No superlative could aptly describe the magnitude of U.S. sanctions developments through the first six months of 2018. The pace of change has been so intense and complex that, understandably, even the most sophisticated international companies and investors have been challenged to respond to policy and regulatory developments.
During the first half of 2018, the United States has escalated sanctions targeting Russia, Iran and Venezuela, while moving more cautiously with respect to sanctions relating to North Korea. Collectively, these policy developments demonstrate that the U.S. Treasury Department’s Office of Foreign Assets Control is becoming increasingly aggressive, particularly in targeting non-U.S. entities, and that U.S. economic sanctions are growing ever more complex.
On April 6, OFAC designated to the List of Specially Designated Nationals and Blocked Persons, or SDN list, 7 Russian oligarchs, 12 companies they own or control, 17 senior Russian government officials, a state-owned Russian weapons trading company and a Russian bank.1 OFAC took this action in response to Russia’s conduct in Crimea and Syria, as well as the country’s alleged malign cyber activities.
Although the April 6 designations were based on existing authorities, the action marked a significant escalation in U.S. sanctions targeting Russia. Prior to April 6, U.S. sanctions generally focused on “new” debt and equity interests in major Russian firms engaged in certain sectors of the economy.
Despite the issuance and multiple amendments of general licenses authorizing the wind-down of certain activities with the newly designated parties, the April 6 designations had a reverberating effect across global markets. As a result of the April 6 announcement, many U.S. and European companies and investors discovered that their Russia-related exposure was much more significant than they had previously appreciated.
- Pursuant to OFAC’s “50 percent rule,” U.S. persons are prohibited from doing business with any entity in which a sanctioned party — or multiple sanctioned parties taken together — hold a 50 percent or greater ownership interest. In practical terms, the 50 percent rule means that U.S. persons are prohibited from dealing with entities — majority-owned by sanctioned parties (including the newly designated Russian parties) — that are not, themselves, included on OFAC’s SDN list.
- Pursuant to the Countering America’s Adversaries Through Sanctions Act, or CAATSA, enacted in August 2017, the president is required to impose sanctions on, inter alia, any non-U.S. person who knowingly “facilities a significant transaction … for or on behalf of” Russian parties on the SDN list or their immediate family members.2
Several of the Russian parties designated on April 6 have — or had — widespread and, in some cases, opaque holdings throughout the global economy. As a result, the April 6 announcement left many companies and investors, within and without the U.S., scrambling to identify and, in some cases, rapidly divest interests in or related to the targeted Russian parties.3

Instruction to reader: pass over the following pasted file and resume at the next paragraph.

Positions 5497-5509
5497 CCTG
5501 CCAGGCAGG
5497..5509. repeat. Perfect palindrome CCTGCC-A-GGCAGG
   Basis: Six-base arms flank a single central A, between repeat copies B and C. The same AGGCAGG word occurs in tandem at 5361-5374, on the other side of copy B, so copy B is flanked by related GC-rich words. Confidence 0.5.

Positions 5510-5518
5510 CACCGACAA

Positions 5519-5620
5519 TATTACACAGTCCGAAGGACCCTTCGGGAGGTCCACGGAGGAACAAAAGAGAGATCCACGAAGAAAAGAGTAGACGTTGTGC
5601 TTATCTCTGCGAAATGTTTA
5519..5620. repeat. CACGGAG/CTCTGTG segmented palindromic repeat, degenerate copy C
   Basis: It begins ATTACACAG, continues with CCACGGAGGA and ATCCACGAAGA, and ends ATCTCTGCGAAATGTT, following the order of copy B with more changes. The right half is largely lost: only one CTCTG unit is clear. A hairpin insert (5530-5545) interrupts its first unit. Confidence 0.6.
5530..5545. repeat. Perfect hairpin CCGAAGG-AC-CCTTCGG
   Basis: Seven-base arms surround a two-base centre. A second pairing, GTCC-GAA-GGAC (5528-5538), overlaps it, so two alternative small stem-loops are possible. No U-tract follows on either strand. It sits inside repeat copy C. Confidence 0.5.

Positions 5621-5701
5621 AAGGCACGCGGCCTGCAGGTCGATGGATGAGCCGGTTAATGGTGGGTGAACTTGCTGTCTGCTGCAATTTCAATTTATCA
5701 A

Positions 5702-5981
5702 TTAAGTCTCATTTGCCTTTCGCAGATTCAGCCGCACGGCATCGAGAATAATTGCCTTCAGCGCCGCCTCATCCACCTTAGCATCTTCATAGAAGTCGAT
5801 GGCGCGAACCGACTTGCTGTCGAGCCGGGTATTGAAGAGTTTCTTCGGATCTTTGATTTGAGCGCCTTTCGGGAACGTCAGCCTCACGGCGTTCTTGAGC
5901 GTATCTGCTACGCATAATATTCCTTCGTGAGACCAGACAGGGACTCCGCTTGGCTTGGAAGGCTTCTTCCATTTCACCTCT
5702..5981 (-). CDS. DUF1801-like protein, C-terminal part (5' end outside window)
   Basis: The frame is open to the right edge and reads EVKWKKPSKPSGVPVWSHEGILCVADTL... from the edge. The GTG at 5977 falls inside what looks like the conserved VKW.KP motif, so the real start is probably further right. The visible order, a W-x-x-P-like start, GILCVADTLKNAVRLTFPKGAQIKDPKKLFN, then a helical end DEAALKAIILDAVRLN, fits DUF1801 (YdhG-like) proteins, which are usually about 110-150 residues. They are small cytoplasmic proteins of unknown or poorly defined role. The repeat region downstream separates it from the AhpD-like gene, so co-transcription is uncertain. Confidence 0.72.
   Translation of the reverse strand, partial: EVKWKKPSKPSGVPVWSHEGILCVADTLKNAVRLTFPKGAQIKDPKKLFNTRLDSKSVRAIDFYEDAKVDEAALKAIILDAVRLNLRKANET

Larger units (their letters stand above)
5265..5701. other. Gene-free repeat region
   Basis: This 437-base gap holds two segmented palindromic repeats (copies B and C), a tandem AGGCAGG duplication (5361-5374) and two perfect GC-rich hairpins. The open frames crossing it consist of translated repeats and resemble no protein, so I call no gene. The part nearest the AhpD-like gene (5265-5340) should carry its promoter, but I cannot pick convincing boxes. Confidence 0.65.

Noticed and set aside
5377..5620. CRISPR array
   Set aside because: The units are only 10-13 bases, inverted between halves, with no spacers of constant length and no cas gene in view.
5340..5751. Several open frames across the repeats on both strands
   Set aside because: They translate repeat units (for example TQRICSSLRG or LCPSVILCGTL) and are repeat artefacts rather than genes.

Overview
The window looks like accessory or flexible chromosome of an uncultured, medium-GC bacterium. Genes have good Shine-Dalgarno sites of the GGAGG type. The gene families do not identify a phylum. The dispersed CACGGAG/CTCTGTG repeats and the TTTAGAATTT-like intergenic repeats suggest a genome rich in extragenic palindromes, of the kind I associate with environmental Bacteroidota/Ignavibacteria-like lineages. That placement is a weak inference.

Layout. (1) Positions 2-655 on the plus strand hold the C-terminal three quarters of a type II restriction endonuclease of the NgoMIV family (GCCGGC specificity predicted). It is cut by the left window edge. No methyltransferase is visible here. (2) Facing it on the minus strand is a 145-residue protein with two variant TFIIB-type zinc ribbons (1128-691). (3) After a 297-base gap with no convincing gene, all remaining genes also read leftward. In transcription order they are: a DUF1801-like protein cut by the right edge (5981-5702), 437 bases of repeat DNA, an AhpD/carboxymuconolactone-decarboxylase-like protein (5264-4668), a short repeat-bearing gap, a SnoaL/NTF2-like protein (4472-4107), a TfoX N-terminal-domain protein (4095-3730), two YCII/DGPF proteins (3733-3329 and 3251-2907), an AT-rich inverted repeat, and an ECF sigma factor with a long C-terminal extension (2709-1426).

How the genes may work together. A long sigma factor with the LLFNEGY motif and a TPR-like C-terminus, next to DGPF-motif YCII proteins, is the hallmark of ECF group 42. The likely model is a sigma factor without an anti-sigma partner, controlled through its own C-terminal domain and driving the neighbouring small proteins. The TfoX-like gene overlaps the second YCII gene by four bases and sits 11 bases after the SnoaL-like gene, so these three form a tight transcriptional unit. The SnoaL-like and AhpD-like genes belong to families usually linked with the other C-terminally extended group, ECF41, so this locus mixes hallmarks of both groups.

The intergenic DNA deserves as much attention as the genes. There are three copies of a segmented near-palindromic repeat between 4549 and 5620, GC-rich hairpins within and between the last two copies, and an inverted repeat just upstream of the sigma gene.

On May 8, after much anticipation, President Donald Trump announced that the United States would withdraw from the Iran nuclear deal (the Joint Comprehensive Plan of Action, or JCPOA), reinstate sanctions waived as part of the U.S.’s participation in the JCPOA and impose additional sanctions targeting Iran. This decision amounts to a seismic shift in U.S. sanctions targeting Iran, presenting new obstacles for U.S. and non-U.S. companies alike.
Of note, OFAC advised that it intends to revoke General License H — which currently allows foreign-organized companies owned or controlled by U.S. persons to engage in certain dealings with Iran — as soon as administratively feasible, and to give parties currently relying on General License H a period of 180 days (or through Nov. 4, 2018) to wind down such dealings with Iran.
OFAC also intends, after the 180-day wind-down period, to reimpose secondary sanctions targeting critical Iranian industries — such as Iran’s shipping, energy and financial sectors — which means that non-U.S. companies not ordinarily subject to OFAC’s jurisdiction could be targeted by secondary sanctions (and restricted from access to the U.S. marketplace) if they continue engaging in transactions with these sectors of Iran’s economy.
No later than Nov. 5, 2018, the administration will redesignate more than 400 individuals and entities that were “delisted” under the JCPOA from OFAC’s SDN list, Foreign Sanctions Evaders List and other restricted party lists. As such, non-U.S. persons could be subject to secondary sanctions for conducting transactions with these individuals and entities.
Finally, newly reimposed Section 1245 of the National Defense Authorization Act authorizes the imposition of sanctions on foreign financial institutions that knowingly conduct or facilitate significant financial transactions for the purchase of Iranian petroleum or petroleum products with a U.S.-designated Iranian financial institution or with the Central Bank of Iran. After the 180-day wind-down period, the U.S. Department of State will determine whether to issue exemptions to foreign financial institutions based on a determination that the parent country has significantly reduced its purchases of oil from Iran.
Further complicating sanctions compliance, the EU members to the JCPOA — France, Germany and the United Kingdom — have announced their continued support for the Iran nuclear accord and, in recent weeks, have explored strategies for maintaining the deal.4 On May 17, the EU announced plans to reactivate a 1996 “blocking statute” that would prohibit parties subject to EU jurisdiction from complying with U.S. sanctions targeting Iran. If the blocking statute is reinstated (and enforced in practice), simultaneous compliance with U.S. sanctions and the EU blocking statute would be impossible, placing many multinational organizations in a precarious position.